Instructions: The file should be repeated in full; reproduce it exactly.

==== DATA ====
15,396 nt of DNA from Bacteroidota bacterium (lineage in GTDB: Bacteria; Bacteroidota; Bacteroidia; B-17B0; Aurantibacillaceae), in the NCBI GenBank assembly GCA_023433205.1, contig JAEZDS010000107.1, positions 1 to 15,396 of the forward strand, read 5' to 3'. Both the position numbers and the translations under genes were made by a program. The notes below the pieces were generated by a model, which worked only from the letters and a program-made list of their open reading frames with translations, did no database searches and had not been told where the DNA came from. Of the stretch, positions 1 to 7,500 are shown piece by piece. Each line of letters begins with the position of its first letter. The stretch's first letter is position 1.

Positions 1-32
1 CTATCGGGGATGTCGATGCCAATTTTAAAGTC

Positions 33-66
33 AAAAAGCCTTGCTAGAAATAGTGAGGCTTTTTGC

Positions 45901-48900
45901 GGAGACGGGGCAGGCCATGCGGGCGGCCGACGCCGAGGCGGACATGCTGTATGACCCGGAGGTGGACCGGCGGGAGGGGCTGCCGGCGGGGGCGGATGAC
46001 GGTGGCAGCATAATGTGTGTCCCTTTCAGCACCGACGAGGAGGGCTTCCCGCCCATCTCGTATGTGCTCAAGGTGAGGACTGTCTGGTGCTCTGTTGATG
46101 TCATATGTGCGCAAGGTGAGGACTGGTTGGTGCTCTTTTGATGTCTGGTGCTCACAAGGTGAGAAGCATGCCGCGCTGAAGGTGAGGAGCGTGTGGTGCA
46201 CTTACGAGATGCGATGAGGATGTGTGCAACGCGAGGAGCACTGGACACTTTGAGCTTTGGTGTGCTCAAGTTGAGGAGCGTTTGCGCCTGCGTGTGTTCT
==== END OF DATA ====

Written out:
15,396 nt of DNA from Bacteroidota bacterium (lineage in GTDB: Bacteria; Bacteroidota; Bacteroidia; B-17B0; Aurantibacillaceae), in the NCBI GenBank assembly GCA_023433205.1, contig JAEZDS010000107.1, positions 1 to 15,396 of the forward strand, read 5' to 3'. Both the position numbers and the translations under genes were made by a program. The notes below the pieces were generated by a model, which worked only from the letters and a program-made list of their open reading frames with translations, did no database searches and had not been told where the DNA came from. Of the stretch, positions 1 to 7,500 are shown piece by piece. Each line of letters begins with the position of its first letter. The stretch's first letter is position 1.

Positions 1-32
1 CTATCGGGGATGTCGATGCCAATTTTAAAGTC

Positions 33-66
33 AAAAAGCCTTGCTAGAAATAGTGAGGCTTTTTGC

Positions 45901-48900
45901 GGAGACGGGGCAGGCCATGCGGGCGGCCGACGCCGAGGCGGACATGCTGTATGACCCGGAGGTGGACCGGCGGGAGGGGCTGCCGGCGGGGGCGGATGAC
46001 GGTGGCAGCATAATGTGTGTCCCTTTCAGCACCGACGAGGAGGGCTTCCCGCCCATCTCGTATGTGCTCAAGGTGAGGACTGTCTGGTGCTCTGTTGATG
46101 TCATATGTGCGCAAGGTGAGGACTGGTTGGTGCTCTTTTGATGTCTGGTGCTCACAAGGTGAGAAGCATGCCGCGCTGAAGGTGAGGAGCGTGTGGTGCA
46201 CTTACGAGATGCGATGAGGATGTGTGCAACGCGAGGAGCACTGGACACTTTGAGCTTTGGTGTGCTCAAGTTGAGGAGCGTTTGCGCCTGCGTGTGTTCT